Starting in 2014, the Affordable Care Act (ACA) requires that most people have health insurance or pay a penalty if they do not. Coverage may include employer-provided insurance or insurance purchased on the individual market.
The penalty -- which amounts to a tax based on the Supreme Court ruling upholding the law -- for people who forgo insurance is the larger of two amounts: a dollar amount or a percentage of income. For example, in 2014, if people do not buy insurance as an adult, they will pay either $95, or 1 percent of their family income, whichever is greater. For a child, the penalty is $47.50. The maximum penalty for a family would be either $285, or 1 percent of income.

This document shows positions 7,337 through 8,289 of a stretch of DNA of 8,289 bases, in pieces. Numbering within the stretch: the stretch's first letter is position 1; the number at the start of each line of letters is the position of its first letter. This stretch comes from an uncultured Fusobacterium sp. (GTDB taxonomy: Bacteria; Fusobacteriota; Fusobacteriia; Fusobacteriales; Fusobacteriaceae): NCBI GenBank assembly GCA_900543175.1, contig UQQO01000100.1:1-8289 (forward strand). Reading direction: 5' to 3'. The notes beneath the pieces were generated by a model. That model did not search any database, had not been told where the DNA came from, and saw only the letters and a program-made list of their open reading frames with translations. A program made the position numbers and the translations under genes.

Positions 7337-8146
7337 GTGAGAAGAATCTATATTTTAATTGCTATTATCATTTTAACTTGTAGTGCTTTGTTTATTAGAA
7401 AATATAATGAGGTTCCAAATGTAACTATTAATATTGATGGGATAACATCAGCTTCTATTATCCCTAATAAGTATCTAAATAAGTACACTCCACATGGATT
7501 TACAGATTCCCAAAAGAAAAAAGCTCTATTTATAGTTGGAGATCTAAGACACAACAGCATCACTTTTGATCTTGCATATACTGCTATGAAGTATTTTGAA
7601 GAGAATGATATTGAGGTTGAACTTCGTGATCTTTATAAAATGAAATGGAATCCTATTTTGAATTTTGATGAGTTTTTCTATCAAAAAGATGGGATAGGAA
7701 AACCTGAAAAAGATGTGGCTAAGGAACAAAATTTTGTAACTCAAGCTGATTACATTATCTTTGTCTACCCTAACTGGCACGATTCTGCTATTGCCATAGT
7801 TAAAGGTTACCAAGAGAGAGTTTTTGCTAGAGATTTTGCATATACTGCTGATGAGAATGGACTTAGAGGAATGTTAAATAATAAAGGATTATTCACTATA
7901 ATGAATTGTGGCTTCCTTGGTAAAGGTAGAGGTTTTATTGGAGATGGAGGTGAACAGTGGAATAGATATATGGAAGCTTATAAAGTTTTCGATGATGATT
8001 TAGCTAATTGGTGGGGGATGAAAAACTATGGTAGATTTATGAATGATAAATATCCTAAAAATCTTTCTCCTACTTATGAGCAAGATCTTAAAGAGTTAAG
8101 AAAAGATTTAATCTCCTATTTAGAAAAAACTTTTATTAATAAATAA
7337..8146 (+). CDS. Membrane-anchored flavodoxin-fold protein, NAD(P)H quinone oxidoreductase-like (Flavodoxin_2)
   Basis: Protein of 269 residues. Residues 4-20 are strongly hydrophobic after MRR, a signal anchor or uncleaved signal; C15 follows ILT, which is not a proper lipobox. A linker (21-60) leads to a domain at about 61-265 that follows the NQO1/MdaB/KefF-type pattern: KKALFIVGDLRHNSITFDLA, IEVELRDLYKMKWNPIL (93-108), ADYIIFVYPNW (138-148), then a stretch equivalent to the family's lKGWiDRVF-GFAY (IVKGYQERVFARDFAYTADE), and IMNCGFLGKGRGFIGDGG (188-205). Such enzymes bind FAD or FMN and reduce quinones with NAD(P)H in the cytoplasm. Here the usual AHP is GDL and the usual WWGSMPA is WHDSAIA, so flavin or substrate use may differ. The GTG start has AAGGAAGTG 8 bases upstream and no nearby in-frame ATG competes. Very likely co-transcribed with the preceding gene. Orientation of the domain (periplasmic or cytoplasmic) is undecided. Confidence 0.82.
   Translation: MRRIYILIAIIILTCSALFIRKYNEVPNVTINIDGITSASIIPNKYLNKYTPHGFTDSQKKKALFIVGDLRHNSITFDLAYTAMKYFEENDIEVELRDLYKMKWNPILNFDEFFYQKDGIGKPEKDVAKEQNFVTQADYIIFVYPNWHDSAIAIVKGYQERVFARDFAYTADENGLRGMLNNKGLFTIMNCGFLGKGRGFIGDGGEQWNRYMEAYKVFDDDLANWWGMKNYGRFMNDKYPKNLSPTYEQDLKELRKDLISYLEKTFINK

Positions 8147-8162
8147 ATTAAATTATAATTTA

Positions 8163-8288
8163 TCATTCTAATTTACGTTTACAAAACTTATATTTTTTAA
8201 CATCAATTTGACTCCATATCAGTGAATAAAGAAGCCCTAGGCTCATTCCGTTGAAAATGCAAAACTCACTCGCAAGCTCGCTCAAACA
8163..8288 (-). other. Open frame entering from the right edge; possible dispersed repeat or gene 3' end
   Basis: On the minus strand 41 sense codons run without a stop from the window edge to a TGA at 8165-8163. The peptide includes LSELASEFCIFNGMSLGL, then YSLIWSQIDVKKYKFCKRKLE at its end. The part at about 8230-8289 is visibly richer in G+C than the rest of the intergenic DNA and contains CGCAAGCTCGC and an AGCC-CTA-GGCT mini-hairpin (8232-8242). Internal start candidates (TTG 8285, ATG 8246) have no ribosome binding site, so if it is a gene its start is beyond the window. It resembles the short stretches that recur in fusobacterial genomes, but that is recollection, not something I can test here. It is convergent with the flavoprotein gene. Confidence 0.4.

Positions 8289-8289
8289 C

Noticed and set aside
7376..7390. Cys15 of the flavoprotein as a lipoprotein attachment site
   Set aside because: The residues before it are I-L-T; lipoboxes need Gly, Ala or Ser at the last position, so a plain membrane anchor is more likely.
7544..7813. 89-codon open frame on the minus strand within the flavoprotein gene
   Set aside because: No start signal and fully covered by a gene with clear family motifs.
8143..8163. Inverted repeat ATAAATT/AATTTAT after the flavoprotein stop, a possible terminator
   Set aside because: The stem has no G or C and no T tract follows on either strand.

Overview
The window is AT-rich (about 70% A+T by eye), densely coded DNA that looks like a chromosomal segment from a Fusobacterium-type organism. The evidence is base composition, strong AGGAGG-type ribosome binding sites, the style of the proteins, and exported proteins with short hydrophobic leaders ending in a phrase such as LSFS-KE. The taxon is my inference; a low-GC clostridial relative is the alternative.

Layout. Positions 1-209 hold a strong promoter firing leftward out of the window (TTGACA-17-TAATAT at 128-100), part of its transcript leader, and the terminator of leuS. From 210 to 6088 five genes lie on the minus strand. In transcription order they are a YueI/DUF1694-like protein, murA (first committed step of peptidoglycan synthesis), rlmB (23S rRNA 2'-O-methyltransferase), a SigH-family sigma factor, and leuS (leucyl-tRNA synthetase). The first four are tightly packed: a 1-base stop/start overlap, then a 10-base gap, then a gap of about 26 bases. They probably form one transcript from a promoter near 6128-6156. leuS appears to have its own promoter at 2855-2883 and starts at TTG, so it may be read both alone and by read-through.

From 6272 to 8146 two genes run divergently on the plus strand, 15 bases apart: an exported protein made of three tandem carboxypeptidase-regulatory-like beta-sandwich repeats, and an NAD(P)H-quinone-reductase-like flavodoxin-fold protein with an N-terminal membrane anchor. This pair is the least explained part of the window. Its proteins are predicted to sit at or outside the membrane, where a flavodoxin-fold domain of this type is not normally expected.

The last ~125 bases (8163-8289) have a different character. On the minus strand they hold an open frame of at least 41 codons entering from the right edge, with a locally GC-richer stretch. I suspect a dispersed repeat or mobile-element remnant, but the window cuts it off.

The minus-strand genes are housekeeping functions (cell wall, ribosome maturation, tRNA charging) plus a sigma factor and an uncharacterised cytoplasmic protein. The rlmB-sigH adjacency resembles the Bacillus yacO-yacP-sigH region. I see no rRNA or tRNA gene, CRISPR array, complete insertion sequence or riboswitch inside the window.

The penalty increases with time. In 2015, it would be $325 for an adult and $162.50 for a child (with a family maximum of $975), or 2 percent of family income, whichever is greater. In 2016 and later, it would be $695 for an adult and $347.50 for a child (with a family maximum of $2,085), or 2.5 percent of family income, whichever is greater.
The Congressional Budget Office projects that 3.9 million people will pay a penalty in 2016. The total penalty someone can pay will be limited to the average of the cost of a basic insurance policy sold through the public exchanges, starting in 2014.
It would be up to the IRS to verify that individuals comply with the health insurance mandate, and to collect any tax penalty from them if they aren’t.
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